Dominique Strauss-Kahn, the former head of the International Monetary Fund who was forced to resign amid allegations of sexual misconduct in the U.S., faces charges of "aggravated pimping" before a court in his native France.
A trial date has not been set.
Strauss-Kahn, 64, stepped down as head of the IMF in 2011 after he was accused of sexually assaulting a New York hotel maid. Although those charges were later dropped, they derailed the politician's plans to run for the French presidency.
French prosecutors dropped a gang rape charge today against Dominique Strauss-Kahn, the former International Monetary Fund leader. He's been embroiled in sexual assault charges that began last year when a maid at a New York hotel claimed he raped her.
Dominique Strauss-Kahn, the former chief at the International Monetary Fund, is facing more allegations of sexual misconduct.
Strauss-Kahn was considered a top contender for the French presidency until he was accused of rape by a New York City hotel maid. That case against him was dropped, but it cost him his IMF job and then French investigators implicated Strauss-Kahn in a prostitution probe.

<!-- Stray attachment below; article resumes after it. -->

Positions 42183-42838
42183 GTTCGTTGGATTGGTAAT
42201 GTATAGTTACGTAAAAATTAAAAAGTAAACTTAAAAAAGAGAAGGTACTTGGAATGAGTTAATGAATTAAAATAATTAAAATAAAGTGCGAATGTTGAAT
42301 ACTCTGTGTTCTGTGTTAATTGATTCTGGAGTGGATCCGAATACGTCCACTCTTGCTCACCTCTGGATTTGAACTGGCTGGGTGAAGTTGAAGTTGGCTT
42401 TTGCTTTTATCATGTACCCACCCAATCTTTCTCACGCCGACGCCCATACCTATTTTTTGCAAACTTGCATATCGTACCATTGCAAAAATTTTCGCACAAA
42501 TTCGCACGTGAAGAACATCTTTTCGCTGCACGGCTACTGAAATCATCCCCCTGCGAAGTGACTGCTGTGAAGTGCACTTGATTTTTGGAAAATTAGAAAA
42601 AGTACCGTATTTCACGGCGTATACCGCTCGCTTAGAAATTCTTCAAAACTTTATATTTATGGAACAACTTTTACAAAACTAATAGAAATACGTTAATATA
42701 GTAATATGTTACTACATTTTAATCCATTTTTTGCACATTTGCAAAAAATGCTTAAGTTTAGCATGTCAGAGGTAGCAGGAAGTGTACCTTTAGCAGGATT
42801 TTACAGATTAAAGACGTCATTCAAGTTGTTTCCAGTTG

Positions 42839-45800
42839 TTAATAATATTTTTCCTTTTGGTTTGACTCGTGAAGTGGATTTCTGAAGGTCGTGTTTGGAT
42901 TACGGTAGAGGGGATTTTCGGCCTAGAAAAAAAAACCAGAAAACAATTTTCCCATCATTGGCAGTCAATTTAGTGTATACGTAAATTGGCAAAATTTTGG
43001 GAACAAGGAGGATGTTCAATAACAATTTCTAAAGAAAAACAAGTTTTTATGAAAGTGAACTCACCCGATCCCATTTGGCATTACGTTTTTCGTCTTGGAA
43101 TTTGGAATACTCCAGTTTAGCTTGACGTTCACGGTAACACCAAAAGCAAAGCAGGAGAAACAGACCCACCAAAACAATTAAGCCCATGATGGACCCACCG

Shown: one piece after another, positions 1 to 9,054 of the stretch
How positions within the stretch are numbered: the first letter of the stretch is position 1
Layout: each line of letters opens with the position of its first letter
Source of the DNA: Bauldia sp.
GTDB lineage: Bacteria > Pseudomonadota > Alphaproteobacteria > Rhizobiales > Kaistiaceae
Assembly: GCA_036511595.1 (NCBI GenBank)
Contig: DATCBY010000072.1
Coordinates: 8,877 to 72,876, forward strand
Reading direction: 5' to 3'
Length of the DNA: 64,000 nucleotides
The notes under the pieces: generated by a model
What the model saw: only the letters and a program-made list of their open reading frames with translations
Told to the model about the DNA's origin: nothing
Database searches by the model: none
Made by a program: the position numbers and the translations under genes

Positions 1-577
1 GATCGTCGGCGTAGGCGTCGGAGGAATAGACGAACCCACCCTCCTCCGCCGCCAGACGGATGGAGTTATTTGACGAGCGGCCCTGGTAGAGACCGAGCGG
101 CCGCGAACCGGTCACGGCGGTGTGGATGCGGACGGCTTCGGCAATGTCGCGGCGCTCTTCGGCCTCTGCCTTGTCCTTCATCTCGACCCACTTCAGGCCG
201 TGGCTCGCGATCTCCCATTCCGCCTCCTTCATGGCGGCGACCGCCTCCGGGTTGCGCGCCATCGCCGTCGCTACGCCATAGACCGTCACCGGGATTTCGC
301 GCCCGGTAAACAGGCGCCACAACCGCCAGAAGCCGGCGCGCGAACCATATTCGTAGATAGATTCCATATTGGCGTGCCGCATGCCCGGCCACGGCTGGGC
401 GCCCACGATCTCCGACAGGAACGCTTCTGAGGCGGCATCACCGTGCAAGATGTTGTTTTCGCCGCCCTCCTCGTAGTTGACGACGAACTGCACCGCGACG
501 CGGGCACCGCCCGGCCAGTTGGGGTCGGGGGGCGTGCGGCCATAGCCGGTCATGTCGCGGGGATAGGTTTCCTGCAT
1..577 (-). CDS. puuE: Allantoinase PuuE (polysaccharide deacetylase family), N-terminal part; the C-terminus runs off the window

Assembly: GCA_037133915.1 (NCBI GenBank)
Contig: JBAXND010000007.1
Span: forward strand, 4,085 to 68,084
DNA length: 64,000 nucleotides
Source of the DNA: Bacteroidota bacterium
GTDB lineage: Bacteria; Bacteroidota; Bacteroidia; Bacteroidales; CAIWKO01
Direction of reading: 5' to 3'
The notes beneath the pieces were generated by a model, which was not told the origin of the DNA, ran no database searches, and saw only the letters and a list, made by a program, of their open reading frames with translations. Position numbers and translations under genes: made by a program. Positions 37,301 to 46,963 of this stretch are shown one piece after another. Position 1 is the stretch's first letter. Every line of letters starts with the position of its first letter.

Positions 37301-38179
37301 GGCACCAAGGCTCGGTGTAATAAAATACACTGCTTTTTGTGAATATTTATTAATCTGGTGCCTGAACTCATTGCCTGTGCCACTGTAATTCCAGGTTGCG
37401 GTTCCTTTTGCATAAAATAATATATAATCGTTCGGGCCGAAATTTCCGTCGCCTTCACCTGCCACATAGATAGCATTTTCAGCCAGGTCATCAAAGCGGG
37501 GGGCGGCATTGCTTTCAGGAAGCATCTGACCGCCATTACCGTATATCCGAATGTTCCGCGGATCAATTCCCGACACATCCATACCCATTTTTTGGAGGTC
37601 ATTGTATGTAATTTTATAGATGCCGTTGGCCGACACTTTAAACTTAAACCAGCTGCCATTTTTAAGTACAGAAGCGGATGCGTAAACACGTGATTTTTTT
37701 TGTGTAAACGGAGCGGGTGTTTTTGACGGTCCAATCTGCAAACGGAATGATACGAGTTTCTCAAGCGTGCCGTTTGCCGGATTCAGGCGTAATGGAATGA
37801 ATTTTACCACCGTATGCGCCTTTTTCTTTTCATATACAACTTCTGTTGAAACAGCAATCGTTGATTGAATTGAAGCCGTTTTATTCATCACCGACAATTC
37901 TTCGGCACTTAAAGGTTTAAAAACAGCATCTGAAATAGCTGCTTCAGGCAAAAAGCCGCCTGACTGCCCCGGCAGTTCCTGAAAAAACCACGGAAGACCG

"French prosecutors have suspended the investigation into sexual assault claims against former International Monetary Fund chief Dominique Strauss-Kahn," France 24 reports. "French journalist Tristane Banon has accused Strauss-Kahn of attempting to rape her in 2003."
The Associated Press writes that "the prosecutor's office said Thursday that Strauss-Kahn admitted to sexual aggression against writer Tristane Banon but that it is too late to prosecute for that charge, because the incident in question happened in 2003."
While saying there was no violence involved in the May incident at a New York City hotel that led to his arrest on a sexual assault charge, former International Monetary Fund managing director Dominique Strauss-Kahn has admitted making a "grave moral mistake" during what he says was a consensual encounter with a maid.